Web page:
KANSAS CITY, Mo. (AP) -- Ken Griffey Jr. hadn't eaten in about a day. He was jittery a couple of hours before the game. Even in the seventh inning, when new teammate Jermaine Dye asked how he was doing, Griffey still felt it.
He was nervous.
The Kid might not be a kid anymore, but he sure felt like it in his return to the American League.
"I'm all right now, but we'll find out tomorrow morning," Griffey said of his nerves.
Clinging to a half-game lead over Minnesota in the AL Central after losing four of five, the White Sox could have used an extra arm at the trade deadline with a pitching staff that had a 6.20 ERA in its previous 16 games.
Instead, Chicago traded for Griffey, a 38-year-old slugger who's battled injuries and struggled most of this season. The White Sox dealt reliever Nick Masset and minor leaguer Danny Richar to Cincinnati to get him, hoping the 13-time All-Star could find some of the brilliance that shot him up the career home run list early in his career.
Griffey delivered, driving in half of Chicago's runs in a tight game before coming out for a pinch runner in the eighth inning.
"He did just what he always does," White Sox manager Ozzie Guillen said. "It didn't surprise me at all what he did."
White Sox players were thrilled to have Griffey in their lineup and a bigger-than-usual crowd seemed to be glad to see him at Kaufman Stadium for the first time since July 29, 1999, letting out a loud cheer when his image came up on the scoreboard during introductions.
More cheers followed when Griffey came to bat the first time in the second inning, and he didn't take long to deliver for his new team.
Batting seventh for the first time since his rookie season in 1989 -- he hit third for the Reds -- Griffey fought off a tough pitch from Luke Hochevar (6-9) with two strikes, then lined a two-out single up the middle for the game's first run. He made solid contact again in the fourth inning, posing for a second before the ball came down in the glove of center fielder David DeJesus at the warning track.
"I hit it off the end of the bat," said Griffey, who has a 17-game hitting streak at Kaufman. "I hit it OK, but you never know until you don't see it anymore."
Griffey came up again with two outs and runners on the corners in the sixth, and fisted a ball between first and second for a single that put Chicago up 2-0. He advanced on Nick Swisher's run-scoring infield hit, and scored on Juan Uribe's single to make it 4-0.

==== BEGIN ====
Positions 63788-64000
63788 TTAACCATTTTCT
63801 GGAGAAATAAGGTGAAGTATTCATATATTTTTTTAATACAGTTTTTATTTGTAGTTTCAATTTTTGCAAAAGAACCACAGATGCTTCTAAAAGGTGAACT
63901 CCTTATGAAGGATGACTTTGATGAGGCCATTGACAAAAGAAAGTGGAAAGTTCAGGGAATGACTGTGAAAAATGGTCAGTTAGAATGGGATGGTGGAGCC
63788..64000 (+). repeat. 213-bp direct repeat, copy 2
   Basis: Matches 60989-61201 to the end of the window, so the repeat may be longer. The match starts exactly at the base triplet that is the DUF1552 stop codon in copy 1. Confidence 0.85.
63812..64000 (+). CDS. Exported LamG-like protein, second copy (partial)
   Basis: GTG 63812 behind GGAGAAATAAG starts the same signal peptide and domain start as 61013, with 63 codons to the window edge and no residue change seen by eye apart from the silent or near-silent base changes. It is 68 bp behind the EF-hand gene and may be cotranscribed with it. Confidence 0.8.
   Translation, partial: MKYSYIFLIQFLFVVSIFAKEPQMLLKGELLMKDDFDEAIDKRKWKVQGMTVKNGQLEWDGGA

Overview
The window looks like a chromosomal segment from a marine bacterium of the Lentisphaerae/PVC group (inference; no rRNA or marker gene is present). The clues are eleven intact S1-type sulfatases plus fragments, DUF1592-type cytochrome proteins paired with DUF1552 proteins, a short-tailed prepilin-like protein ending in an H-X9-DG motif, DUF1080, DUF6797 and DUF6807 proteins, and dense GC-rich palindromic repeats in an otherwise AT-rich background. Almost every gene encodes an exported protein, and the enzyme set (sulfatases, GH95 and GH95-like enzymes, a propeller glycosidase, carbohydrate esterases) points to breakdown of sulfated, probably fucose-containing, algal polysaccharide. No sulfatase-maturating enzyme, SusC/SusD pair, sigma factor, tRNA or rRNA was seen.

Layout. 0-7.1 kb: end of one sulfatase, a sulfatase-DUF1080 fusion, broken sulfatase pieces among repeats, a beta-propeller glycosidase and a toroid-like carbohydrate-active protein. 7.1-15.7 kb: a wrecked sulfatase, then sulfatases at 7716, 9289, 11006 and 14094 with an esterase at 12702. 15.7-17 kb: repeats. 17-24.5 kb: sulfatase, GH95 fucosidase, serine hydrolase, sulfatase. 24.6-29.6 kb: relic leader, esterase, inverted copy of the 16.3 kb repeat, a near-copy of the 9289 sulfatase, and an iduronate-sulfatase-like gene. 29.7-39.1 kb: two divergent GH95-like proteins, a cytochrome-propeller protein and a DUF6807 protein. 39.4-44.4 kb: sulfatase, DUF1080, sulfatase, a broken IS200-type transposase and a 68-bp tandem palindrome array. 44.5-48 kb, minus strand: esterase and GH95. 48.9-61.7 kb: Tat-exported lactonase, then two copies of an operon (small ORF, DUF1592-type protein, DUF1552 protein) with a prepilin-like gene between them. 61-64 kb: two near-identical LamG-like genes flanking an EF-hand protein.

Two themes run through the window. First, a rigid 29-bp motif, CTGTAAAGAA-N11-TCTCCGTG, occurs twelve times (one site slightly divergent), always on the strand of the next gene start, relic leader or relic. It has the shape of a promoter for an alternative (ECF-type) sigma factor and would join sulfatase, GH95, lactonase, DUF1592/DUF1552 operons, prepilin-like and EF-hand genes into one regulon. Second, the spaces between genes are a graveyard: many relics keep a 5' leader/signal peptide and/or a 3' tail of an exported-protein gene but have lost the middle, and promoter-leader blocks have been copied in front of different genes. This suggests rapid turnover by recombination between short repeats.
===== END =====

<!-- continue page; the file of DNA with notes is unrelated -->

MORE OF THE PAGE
Griffey walked in the eighth and was replaced by pinch-runner Brian Anderson, finishing 2-for-3 in his first AL game since 1999. He didn't get much action in center, easily settling under a high flyball from John Buck in the third inning in his only chance to make an out.
Even some of the Royals, many of whom had Griffey's baseball cards as kids, were impressed with the older Kid.
"He's a good hitter. He's been in the game for a long time," Hochevar said. "With a transaction that happens that quick, I was able to see very limited film on him, but I watched him growing up my whole life."
Griffey's stellar debut was a big boost for Vazquez (8-9), who's been struggling.
The right-hander was 0-4 with a 6.23 ERA his last six starts, and had allowed three or more runs in his last nine starts. He also was coming off a miserable outing against Detroit, allowing six runs and 11 hits in seven innings.
Vazquez was sharp against the Royals, allowing three singles over the first five innings before departing after giving up two runs in the sixth. He allowed two runs and five hits, winning for the first time since June 17 against Pittsburgh. It also was his first road win since beating Seattle on May 10, a span of six starts.
"It was great for him to get that win and great mentally for his next start," Guillen said. "It's great for us, too, to give him the ball with confidence."
Bobby Jenks pitched the ninth for his 22nd save.
Hochevar had a little more trouble.
He was hit hard early and tied a franchise record with three wild pitches. The right-hander has had trouble giving up hits with two outs most of the season -- .326 average, 36 RBIs and Friday night was no different.
Hochevar matched a career high by allowing 10 hits in six innings, giving up all four runs with two outs.
"Overall it was an OK performance," Royals manager Trey Hillman said. "I'm still disappointed with the two-out runs, especially with the three-spot [in the sixth]. He's got to do a better job of controlling the damage. Those crooked numbers hurt you and they hurt us tonight."
Griffey wore No. 17 even after Swisher agreed to give up No. 30, Griffey's number in Cincinnati. "I don't want to be a disruption to the team and I've heard Nick is a little out there, so I'm going to stick with 17 and be happy with it," Griffey said. ... Royals RF Jose Guillen was a last-minute scratch due to a sore hip flexor. ... Royals 2B Mark Grudzielanek had to leave the game in the ninth inning after colliding with first baseman Ross Gload on a popup down the line. X-rays on his right ankle were negative and Hillman said he'd be evaluated on Saturday.